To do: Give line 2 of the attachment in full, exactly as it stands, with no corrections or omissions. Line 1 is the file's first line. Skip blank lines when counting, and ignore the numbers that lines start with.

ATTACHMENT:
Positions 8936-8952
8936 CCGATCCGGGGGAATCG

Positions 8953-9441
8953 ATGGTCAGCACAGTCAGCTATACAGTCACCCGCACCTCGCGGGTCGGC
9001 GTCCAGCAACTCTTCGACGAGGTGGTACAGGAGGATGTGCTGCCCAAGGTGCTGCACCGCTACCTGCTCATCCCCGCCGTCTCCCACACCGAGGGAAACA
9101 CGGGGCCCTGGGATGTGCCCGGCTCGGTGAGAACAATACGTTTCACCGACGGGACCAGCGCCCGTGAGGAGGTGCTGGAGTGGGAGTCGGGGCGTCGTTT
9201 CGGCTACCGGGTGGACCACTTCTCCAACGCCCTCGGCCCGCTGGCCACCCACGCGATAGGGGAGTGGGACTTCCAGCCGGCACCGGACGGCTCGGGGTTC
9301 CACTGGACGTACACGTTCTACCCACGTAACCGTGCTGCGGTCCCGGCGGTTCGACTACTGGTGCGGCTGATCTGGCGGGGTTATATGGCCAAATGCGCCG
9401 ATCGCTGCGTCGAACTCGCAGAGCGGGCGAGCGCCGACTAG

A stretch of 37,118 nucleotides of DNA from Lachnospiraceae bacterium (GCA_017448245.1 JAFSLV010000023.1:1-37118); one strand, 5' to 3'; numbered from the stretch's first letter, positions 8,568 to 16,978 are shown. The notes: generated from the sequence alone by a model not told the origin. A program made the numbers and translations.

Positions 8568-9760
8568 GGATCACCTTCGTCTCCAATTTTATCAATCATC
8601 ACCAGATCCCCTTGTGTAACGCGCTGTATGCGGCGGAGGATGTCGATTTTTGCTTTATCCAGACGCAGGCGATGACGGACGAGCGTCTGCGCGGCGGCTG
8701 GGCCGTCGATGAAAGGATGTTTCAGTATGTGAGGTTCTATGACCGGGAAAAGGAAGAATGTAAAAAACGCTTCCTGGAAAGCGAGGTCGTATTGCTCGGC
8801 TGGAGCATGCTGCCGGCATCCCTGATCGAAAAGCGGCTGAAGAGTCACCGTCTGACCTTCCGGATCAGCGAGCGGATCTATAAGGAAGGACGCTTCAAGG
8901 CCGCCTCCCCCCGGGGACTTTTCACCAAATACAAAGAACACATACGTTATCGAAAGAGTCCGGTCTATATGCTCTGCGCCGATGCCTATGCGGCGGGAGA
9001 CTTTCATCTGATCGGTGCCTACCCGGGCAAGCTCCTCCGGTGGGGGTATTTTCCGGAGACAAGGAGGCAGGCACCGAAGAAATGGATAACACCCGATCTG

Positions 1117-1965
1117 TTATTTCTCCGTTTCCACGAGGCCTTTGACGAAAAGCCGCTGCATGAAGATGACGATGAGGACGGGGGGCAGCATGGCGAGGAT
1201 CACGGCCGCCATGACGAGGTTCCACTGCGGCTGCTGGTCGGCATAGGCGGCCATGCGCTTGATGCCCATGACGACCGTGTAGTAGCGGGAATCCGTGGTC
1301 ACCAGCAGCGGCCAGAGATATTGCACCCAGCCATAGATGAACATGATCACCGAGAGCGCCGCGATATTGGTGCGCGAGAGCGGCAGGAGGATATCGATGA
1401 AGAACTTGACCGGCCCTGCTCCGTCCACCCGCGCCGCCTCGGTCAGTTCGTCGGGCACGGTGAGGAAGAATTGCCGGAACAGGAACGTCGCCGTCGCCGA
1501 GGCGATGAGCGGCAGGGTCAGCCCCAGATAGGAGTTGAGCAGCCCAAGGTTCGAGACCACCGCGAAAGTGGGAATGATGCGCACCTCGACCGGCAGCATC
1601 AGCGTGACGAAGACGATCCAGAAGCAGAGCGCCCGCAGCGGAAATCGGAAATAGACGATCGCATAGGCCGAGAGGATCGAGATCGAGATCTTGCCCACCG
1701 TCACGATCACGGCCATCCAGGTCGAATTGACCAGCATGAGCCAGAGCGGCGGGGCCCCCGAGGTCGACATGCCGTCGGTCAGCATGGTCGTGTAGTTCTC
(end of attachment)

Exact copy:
8936 CCGATCCGGGGGAATCG